Is It Permissible to Enter Online Contests or Giveaways?

Shafi'i Fiqh

Answered by Shaykh Irshaad Sedick

Question 

Is it permissible to enter online contests or giveaways? How about contests or giveaways where the entry is free? What about contests or giveaways such as writing contests?

Answer

In the Name of Allah, the Most Merciful and Compassionate. May Allah guide us to that which pleases Him, forgive us for our shortcomings, and alleviate our difficulties, Amin.

If the online competitions contain no unlawful elements, they are permissible. Winning prizes (even cash, with conditions) for lawful competitions is permissible. They remain permissible regardless of entry fees if there are no unlawful elements related to the contests, and Allah knows best.

Some may find the above strange, but Sacred Law is beautiful and governs even our past-times, so we have Divine Blessings in every aspect of our lives.

Games, Contests, and Prizes

The scriptural basis for competitions and races entailing prize money is the word of Allah Most High, “And make ready against them whatever force and lines of horses you can.” [Quran 8:60].

‘Uqba Ibn ‘Amir narrates that the Prophet (Allah bless him and give him peace) said, “Force means marksmanship,” (repeating this three times.) [Muslim]

Race for Prize Money

Races with prize money for the winner are permissible between horses, mules, donkeys, camels, or elephants, provided that the animals competing are of the same species. However, it is not, for example, permissible to have such a race between a camel and a horse. The participants must know which animals will be ridden, the amount of the prize, and the distance to be run. [Nawawi, Minhaj al-Talibin]

Both contestants may put up the prize money, either one or by a third party. Suppose either contestant or a third party puts up the prize money. In that case, the race is unconditionally permissible, and the winner takes all (regardless of whether he was the one who put up the money or whether it was the other person).

Suppose both contestants put up the prize money. In that case, a third rider must enter the contest with a mount equal to theirs (in speed, stamina, and so forth) who puts up no money (so that it may be distinguished from gambling. If all three put up the money, then there must be a fourth contestant with them who does not pay, and so on).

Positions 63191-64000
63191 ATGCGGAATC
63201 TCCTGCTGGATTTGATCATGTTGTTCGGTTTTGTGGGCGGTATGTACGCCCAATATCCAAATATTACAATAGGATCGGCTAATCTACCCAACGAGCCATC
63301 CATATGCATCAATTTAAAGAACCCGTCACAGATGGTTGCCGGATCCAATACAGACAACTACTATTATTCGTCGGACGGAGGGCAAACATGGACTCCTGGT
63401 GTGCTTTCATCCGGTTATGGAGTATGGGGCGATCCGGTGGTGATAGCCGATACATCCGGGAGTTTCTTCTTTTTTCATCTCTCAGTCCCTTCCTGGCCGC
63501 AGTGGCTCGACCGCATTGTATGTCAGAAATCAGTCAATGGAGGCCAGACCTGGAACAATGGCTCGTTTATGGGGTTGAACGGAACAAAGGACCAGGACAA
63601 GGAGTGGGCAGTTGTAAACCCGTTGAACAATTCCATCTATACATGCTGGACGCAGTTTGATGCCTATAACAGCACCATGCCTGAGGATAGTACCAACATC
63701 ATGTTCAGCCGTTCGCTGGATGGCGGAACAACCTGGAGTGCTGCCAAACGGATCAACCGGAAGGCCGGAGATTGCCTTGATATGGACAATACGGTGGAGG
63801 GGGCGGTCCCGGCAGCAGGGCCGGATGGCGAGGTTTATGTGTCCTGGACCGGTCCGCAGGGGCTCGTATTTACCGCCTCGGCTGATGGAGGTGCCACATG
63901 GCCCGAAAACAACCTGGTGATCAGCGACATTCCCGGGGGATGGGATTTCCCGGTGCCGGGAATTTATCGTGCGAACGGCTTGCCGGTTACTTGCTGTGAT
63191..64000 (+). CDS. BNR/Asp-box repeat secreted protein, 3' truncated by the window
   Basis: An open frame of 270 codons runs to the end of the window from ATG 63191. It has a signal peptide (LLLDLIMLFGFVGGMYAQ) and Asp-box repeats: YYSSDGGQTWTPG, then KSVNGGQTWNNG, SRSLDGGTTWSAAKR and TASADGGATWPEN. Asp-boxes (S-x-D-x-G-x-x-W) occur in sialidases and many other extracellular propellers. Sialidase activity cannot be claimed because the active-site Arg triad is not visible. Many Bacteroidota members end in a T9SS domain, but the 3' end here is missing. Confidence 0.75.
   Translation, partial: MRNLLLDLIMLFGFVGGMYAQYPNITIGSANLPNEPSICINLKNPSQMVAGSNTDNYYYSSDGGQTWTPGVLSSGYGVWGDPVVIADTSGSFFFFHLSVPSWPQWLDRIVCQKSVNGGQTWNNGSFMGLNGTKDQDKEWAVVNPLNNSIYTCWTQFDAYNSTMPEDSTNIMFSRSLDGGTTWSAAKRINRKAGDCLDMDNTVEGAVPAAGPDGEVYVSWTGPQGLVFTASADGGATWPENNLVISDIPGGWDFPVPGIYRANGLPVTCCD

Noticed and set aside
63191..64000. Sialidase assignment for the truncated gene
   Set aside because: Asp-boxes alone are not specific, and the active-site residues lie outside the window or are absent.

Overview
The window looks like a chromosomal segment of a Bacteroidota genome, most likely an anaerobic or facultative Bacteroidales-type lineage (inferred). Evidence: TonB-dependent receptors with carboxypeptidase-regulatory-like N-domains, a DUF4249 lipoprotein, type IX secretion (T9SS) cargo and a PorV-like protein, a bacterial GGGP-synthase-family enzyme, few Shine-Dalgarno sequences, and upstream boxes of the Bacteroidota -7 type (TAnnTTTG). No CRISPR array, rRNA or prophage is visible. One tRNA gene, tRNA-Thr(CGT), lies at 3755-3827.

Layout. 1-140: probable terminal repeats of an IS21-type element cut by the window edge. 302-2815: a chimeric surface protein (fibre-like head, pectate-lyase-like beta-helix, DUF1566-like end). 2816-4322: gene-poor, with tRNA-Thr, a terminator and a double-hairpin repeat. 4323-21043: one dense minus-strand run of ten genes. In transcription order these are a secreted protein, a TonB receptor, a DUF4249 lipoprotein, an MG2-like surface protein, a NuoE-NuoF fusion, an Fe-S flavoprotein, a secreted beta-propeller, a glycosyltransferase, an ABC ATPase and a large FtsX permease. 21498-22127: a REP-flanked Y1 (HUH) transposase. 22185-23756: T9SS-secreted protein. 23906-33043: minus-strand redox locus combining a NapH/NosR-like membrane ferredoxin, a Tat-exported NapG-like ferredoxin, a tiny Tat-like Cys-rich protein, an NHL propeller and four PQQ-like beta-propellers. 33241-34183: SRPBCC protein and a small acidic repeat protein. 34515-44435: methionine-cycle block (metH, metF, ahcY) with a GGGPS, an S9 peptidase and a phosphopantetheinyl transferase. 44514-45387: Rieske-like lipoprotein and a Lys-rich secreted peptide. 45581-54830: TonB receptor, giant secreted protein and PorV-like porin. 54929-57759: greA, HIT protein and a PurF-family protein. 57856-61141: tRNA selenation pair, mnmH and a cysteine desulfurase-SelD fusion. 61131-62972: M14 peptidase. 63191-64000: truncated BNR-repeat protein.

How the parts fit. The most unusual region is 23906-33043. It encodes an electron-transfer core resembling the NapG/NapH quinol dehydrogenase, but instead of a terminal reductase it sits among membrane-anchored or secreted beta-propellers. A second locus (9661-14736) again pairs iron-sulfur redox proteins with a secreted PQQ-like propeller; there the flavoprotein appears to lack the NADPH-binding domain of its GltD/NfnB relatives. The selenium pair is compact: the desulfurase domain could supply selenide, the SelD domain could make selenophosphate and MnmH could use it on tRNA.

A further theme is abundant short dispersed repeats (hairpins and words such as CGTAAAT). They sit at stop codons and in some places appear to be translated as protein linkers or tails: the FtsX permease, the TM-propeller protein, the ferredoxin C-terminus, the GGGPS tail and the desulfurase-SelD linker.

Similarly, bets from one side alone, such as saying, “I will give you ten dinars if what you have said proves correct,” are lawful when the other party bets nothing. Here, the winner takes all. If two riders finish together, they divide the prize. [Ibid]

Competitions in Marksmanship for Prize Money

It is also permissible to compete for prize money in competitions of skill at archery, spear throwing, or other combat skill when both contestants put up the prize, either one or a third party. Although both put up the prize money, a third marksman must enter the contest, as mentioned above (one comparable to the others in marksmanship, who puts up nothing). [Misri, ‘Umdat al-Salik]

For the validity of such a competition, the following details must be specified before the contest:

  • who will be shooting;
  • the number of shots per bout, how many shots are needed to win, and the criterion for a hit (that is, in archery, whether the arrow must stick or whether it need merely leave a mark);
  • the distance to the target;
  • and which of the contestants is to begin.

Because Sacred Law permits prize money, non-monetary prizes are a fortiori permissible, and Allah knows best. 

I pray this is of benefit.

[Shaykh] Irshaad Sedick
Checked and Approved by Shaykh Faraz Rabbani

Shaykh Irshaad Sedick was raised in South Africa in a traditional Muslim family. He graduated from Dar al-Ulum al-Arabiyyah al-Islamiyyah in Strand, Western Cape, under the guidance of the late world-renowned scholar, Shaykh Taha Karaan. 

Shaykh Irshaad received Ijaza from many luminaries of the Islamic world, including Shaykh Taha Karaan, Mawlana Yusuf Karaan, and Mawlana Abdul Hafeez Makki, among others.

He is the author of the text “The Musnad of Ahmad ibn Hanbal: A Hujjah or not?” He has served as the Director of the Discover Islam Centre and Al Jeem Foundation. For the last five years till present, he has served as the Khatib of Masjid Ar-Rashideen, Mowbray, Cape Town.

Shaykh Irshaad has thirteen years of teaching experience at some of the leading Islamic institutes in Cape Town). He is currently building an Islamic online learning and media platform called ‘Isnad Academy’ and pursuing his Master’s degree in the study of Islam at the University of Johannesburg. He has a keen interest in healthy living and fitness.